3) Floss, Rinse, Brush. (And In That Order!): Have you ever heard the saying, “It’s not what you do, but how you do it”? Well, the same thing applies to taking care of your teeth. Even if you are flossing and brushing religiously, you could be missing out on some of the benefits simply because you aren’t doing so in the right order. Flossing is best to do before brushing because it removes food particles and plaque from places your toothbrush can’t reach. After a proper flossing sesh, it is important to rinse out your mouth with water after. Finally, you can whip out your toothbrush and get to brushing. Though many of us commonly rinse with water after brushing to remove excess toothpaste, it may not be the best thing for our teeth. That’s because fluoride, the active ingredient in toothpaste that protects your enamel, works best when it gets to sit on the teeth and continue working its magic. Rinsing with water after brushing doesn’t let the toothpaste go to work like it really can. Changing up your order may take some getting used to, but over time, you’ll see the difference.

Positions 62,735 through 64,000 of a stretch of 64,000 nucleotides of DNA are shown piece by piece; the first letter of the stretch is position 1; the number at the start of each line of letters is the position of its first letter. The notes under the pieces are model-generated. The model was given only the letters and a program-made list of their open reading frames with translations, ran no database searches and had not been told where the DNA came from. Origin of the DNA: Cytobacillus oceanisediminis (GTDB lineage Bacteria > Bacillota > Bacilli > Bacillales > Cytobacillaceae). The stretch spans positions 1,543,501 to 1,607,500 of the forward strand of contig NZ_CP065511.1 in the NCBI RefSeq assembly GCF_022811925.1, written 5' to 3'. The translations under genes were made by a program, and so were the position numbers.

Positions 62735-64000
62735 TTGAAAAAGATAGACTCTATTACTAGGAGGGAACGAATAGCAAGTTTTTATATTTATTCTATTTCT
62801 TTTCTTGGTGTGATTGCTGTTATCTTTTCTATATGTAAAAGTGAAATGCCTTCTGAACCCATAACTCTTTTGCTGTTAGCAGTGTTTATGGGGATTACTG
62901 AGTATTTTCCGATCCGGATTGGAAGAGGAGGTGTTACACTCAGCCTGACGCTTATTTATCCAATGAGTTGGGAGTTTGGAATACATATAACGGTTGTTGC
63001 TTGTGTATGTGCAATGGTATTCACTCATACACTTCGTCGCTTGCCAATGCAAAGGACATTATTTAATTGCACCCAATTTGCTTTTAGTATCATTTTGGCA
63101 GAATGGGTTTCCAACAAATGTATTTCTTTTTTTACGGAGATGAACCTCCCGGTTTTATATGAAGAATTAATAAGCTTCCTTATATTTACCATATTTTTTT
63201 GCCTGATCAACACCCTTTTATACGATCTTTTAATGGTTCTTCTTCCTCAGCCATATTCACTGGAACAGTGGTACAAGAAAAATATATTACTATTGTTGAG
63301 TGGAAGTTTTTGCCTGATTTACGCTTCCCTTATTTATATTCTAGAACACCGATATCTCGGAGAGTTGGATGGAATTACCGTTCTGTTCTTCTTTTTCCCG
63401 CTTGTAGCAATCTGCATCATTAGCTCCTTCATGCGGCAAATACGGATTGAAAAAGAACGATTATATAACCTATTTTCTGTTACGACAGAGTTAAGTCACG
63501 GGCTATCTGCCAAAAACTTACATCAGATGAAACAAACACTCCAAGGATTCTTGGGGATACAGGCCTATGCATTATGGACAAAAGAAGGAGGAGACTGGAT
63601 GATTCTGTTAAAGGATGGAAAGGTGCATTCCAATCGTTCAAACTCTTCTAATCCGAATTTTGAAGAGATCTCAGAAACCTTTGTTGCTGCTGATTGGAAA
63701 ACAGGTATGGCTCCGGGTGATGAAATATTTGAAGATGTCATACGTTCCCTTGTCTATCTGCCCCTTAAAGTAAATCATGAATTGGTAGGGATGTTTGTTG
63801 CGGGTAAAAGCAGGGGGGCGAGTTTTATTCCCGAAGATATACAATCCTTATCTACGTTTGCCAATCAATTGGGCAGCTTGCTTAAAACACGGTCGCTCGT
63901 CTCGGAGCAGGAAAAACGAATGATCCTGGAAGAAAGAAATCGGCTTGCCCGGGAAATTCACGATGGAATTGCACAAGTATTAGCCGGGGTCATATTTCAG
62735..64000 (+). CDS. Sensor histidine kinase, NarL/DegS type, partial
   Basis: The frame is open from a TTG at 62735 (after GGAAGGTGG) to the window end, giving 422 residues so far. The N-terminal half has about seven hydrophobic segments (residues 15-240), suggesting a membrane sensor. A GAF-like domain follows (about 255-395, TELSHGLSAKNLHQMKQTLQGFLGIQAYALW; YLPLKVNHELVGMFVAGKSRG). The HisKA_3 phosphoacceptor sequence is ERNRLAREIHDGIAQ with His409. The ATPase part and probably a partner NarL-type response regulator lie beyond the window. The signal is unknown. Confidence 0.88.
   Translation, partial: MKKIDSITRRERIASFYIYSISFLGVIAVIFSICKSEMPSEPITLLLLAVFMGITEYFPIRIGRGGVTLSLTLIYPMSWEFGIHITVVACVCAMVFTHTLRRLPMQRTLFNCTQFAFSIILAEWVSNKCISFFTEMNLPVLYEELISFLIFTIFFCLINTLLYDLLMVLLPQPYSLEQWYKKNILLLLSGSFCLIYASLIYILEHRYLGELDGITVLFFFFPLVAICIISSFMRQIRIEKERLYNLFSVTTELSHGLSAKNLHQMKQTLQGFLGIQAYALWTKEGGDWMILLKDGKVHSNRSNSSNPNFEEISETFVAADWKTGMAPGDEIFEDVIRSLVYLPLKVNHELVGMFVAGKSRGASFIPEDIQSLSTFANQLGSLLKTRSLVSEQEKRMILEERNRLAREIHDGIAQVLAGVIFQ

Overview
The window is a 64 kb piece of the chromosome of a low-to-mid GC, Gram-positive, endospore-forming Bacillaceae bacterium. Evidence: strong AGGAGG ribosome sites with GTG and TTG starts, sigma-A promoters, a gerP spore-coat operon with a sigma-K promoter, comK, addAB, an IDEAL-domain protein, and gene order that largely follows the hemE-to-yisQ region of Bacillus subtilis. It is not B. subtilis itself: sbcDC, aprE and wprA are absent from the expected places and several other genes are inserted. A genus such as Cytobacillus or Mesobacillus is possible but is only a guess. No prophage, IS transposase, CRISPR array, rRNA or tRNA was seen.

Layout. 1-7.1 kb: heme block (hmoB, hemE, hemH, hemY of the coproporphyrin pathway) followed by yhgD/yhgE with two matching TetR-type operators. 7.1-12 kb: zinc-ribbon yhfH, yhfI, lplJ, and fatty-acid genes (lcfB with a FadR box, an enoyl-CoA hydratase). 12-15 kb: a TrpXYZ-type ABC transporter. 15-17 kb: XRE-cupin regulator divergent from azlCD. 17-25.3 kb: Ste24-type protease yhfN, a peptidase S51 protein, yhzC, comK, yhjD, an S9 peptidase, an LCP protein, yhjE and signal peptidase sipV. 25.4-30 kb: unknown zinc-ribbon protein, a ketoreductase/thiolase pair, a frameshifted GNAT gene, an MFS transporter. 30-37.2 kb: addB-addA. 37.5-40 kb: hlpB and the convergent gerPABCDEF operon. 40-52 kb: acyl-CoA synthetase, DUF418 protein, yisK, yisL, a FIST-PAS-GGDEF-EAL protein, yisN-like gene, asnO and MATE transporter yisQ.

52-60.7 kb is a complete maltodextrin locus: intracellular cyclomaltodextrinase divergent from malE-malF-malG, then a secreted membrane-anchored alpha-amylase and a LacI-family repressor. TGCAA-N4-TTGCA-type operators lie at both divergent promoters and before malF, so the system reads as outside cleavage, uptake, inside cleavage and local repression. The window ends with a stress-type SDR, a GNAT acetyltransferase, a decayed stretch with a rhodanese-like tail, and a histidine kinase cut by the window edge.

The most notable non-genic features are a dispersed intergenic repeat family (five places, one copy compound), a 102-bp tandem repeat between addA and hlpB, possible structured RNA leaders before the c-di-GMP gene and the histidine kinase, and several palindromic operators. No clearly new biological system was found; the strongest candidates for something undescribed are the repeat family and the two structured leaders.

4) Stay Hydrated: Upping your water supply is a no-fail way to level up your health overall, and your teeth are no exception to this rule. Drinking water not only helps maintain a healthy pH balance in your mouth, but it also washes away residue and acids that can cause enamel erosion. It also helps you steer clear of dry mouth, which is a gateway to bad breath. And who needs that?